Press release

NHS will have to admit to patient safety failures

This news article was published under the 2010 to 2015 Conservative and Liberal Democrat coalition government

New contractual duty for commissioning contracts will drive more open NHS culture.

New rules to toughen transparency in NHS organisations and increase patient confidence have been announced today by the Health Minister Dr Dan Poulter.

From April 2013, the NHS Commissioning Board will be required to include a contractual duty of openness in all commissioning contracts.

This means that NHS organisations, such as hospitals, will be required to tell patients if their safety has been compromised, and ensure that lessons are learned to prevent them from being repeated. Although all NHS organisations are currently expected to be open about mistakes, there is no contractual duty to hold them to account when this does not happen.

Ensuring staff across the NHS are open with patients is crucial to ensuring the highest standards of healthcare are achieved and a key aspect of the Government’s commitment to transparency within the NHS.

Dr Dan Poulter said:

“Patients place great faith in the NHS organisations that treat them, and they in turn have a duty to be honest and open about every aspect of care they deliver. When mistakes are made, we want them acknowledged, patients informed and lessons to be learnt.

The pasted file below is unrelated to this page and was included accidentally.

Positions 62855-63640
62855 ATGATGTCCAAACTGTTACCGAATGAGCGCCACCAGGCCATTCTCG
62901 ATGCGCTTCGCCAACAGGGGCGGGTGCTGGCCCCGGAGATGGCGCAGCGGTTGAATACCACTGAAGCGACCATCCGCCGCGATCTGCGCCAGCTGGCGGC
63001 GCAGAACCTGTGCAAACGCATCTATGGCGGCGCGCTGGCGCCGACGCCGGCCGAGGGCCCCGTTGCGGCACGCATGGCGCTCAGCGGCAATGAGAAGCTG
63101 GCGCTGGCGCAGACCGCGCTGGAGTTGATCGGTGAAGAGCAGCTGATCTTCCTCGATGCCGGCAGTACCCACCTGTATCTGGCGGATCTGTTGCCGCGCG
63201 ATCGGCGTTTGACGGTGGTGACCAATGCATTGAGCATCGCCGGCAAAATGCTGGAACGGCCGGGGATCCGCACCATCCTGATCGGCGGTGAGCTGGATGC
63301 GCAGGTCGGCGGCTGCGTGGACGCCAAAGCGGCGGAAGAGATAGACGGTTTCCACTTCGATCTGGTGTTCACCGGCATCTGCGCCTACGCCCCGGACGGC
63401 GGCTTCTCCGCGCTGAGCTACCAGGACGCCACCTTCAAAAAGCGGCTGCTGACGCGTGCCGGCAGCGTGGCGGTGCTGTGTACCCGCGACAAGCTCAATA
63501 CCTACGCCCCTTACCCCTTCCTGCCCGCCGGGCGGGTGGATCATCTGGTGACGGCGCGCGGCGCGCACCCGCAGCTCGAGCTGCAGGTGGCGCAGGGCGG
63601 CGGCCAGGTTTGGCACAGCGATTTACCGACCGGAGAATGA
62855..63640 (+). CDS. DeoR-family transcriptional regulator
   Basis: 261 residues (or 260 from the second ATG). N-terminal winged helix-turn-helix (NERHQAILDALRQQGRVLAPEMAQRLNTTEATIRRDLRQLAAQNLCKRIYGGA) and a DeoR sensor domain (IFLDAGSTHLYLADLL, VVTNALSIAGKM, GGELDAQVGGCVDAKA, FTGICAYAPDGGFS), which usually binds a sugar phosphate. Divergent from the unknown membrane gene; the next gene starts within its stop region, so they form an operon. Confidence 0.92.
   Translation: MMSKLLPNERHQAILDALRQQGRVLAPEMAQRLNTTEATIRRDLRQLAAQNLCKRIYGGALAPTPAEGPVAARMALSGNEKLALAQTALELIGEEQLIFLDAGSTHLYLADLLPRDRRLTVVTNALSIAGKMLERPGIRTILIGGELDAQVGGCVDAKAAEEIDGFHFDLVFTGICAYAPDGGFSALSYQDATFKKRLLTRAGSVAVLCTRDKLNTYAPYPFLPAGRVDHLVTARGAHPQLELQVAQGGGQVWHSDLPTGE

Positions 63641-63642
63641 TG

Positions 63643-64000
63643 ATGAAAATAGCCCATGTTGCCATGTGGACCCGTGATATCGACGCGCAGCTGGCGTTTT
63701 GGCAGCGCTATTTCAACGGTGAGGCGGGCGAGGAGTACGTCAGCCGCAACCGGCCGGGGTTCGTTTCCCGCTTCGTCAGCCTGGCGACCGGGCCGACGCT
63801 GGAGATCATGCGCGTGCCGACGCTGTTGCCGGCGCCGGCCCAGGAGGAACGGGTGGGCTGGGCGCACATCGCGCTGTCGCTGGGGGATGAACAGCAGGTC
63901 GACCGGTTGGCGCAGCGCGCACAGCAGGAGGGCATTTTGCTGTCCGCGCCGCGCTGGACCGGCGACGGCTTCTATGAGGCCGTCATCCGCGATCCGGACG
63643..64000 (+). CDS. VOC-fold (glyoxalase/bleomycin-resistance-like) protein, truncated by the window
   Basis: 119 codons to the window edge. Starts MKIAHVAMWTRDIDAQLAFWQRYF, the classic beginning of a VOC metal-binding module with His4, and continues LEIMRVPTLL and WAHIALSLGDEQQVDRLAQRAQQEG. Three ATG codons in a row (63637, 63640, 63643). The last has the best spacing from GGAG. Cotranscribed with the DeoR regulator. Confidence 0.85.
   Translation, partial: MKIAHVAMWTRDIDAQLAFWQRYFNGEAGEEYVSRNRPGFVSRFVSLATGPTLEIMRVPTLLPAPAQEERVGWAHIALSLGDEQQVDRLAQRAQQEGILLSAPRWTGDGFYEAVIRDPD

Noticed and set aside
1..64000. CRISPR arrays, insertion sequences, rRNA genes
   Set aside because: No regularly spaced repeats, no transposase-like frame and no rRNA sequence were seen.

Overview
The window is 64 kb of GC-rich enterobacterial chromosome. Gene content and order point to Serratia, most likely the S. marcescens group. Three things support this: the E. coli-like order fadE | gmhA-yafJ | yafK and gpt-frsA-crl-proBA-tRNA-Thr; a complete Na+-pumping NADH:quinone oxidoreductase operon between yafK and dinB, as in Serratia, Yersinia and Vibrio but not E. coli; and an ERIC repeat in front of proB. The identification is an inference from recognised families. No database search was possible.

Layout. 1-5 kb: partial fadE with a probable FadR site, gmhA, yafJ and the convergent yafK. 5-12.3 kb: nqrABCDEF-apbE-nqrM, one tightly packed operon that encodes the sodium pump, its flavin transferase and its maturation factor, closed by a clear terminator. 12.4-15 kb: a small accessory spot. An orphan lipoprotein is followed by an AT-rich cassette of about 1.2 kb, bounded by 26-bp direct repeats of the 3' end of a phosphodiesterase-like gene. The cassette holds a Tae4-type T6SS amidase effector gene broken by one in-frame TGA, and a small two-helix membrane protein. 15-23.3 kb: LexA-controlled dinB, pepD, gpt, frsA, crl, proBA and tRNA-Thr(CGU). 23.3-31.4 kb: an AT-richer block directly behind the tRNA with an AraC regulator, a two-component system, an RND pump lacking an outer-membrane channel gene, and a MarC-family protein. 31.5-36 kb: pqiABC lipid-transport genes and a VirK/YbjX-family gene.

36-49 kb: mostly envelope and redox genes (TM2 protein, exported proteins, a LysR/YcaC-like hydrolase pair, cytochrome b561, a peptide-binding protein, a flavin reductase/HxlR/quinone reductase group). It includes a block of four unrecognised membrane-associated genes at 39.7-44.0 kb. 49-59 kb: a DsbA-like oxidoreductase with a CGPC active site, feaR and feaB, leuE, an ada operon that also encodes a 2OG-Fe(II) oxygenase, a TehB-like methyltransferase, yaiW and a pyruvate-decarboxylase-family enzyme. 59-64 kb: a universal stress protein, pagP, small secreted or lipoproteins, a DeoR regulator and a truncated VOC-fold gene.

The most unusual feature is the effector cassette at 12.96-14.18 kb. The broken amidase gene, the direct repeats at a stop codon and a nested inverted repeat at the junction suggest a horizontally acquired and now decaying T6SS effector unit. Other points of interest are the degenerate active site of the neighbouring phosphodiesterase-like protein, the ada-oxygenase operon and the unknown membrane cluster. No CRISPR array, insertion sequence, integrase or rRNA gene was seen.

“The importance of an open culture cannot be underestimated. We expect that Robert Francis will make further recommendations on the duty of candour when the Mid Staffordshire Inquiry is published, and we are committed to taking whatever further action we think is needed as a result. But we cannot wait - creating this contractual duty of candour now ensures that NHS contracts for the next financial year will champion patients’ rights to basic honesty, as well as safe care.”

The change means that from April 2013, GPs commissioning NHS services will be able to use this contractual mechanism to make sure that whenever they are alerted to an instance where a patient has not been properly informed, that their safety has been compromised and action taken. While the NHS Commissioning Board will need to determine the final details of the contractual requirement, it is likely that if NHS organisations are not open with patients, their Chief Executives could have to apologise in writing to the patient and report the breach to the Care Quality Commission. Strict action plans to prevent the breach happening again could also be required with repeated contractual breaches leading to more stringent action.